Can cancer in humans be halted in the same way  by simply altering our animal protein intake?  Dr. Campbell believes this to be the case and believes the China Study backs up that conclusion with large based human studies.  The question that came to my  mind with the rat study were:  Can the results be related to the actual intake of casein (which was the type of animal protein used to feed the rats)  rather than  generalized to all animal proteins?   Dr. Campbell  did point out disturbingly high correlations between infants fed casein based formula (as opposed to being breast fed) and type 1 diabetes to a % which would make me never want to formula feed if I had a baby to consider.

Can a whole foods plant based diet actually reverse heart disease?  Dr. Campbell believes this to be the case, along with other doctors like Dr. Lester Morrison, Dr. Caldwell Esselstyn, Dr. Dean Ornish among others who have done research in this area.   I thought the book provided the most compelling research to back this up this viewpoint.  I wondered why hadn’t I heard of this research before?  Why was I under the impression that heart disease was irreversible and surgical intervention was the only option?  Could it be because that is what we are supposed to believe?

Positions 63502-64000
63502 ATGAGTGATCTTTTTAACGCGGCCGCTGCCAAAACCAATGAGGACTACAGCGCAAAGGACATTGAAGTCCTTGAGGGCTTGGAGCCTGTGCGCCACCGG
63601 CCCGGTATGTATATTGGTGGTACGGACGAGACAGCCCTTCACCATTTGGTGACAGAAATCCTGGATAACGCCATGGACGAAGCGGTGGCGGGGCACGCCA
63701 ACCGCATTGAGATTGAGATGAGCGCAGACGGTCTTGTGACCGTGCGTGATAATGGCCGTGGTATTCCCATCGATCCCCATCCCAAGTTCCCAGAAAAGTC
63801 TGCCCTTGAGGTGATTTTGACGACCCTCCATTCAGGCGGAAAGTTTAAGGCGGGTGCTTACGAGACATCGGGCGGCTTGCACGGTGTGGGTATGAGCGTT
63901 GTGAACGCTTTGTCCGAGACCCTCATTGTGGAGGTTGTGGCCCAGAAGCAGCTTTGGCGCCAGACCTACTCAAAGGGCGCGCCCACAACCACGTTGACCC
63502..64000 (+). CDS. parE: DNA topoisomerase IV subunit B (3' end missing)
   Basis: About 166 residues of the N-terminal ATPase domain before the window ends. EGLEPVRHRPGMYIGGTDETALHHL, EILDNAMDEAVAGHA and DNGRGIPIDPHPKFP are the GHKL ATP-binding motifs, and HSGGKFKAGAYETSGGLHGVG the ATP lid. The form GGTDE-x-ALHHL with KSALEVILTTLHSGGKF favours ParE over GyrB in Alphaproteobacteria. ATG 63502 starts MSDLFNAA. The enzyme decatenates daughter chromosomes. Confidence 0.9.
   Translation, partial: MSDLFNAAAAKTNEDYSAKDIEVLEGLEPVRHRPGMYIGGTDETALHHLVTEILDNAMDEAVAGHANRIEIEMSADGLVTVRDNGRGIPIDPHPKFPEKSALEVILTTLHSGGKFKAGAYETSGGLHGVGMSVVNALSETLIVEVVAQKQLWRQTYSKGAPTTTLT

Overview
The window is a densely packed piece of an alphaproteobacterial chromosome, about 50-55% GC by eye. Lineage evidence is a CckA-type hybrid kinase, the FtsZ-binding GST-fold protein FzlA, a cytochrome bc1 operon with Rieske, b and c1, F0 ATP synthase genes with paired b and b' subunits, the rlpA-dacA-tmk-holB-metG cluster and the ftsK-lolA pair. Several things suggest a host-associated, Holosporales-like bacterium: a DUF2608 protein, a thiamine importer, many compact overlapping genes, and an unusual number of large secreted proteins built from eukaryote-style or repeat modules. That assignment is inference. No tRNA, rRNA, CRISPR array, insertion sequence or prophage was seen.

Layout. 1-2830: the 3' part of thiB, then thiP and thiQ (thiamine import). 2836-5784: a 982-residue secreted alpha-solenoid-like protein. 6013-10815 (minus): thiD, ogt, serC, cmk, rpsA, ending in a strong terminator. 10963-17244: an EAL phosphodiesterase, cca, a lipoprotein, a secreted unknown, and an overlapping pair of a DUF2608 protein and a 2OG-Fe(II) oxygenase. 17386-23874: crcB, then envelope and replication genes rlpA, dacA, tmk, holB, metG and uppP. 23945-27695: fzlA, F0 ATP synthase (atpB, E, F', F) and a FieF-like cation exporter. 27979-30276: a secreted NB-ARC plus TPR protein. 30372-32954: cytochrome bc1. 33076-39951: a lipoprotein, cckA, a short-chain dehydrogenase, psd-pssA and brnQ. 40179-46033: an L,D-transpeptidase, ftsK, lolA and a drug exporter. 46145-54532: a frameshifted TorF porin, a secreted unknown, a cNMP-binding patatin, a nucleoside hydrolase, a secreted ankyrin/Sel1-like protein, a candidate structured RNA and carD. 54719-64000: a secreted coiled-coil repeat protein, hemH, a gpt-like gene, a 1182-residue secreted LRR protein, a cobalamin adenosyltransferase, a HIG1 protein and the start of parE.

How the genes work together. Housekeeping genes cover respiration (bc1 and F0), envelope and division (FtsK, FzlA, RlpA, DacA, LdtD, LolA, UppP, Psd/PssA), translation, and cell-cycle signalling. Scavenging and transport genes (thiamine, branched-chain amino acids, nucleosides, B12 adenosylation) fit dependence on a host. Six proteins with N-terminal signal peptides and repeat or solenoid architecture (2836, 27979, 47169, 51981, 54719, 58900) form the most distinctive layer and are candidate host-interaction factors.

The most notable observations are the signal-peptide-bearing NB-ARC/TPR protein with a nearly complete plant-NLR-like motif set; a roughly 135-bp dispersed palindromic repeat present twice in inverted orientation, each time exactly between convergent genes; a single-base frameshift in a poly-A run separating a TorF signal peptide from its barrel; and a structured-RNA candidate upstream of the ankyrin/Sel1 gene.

As far back as 1946 research was being done by Dr. Lester Morrison to determine the relationship between dietary fat and atherosclerosis.  He took 50 heart attack survivors  and instructed them to maintain their typical American diet and another 50 heart attack survivors and  started them on a low fat low cholesterol diet which only included two 2 oz servings of lean meat a day. After 8 years only 12 of the 50 eating the typical American diet were still alive  vs 28 who were still alive in the experimental low-fat diet group.  After 12 years every single patient in the control group was dead but 19 patients were still alive in the low fat, low cholesterol diet group.  This research was part of the work which led to the current US recommendations of lowering our cholesterol intake to 200mg or lower for heart patients or 300mg for healthy people.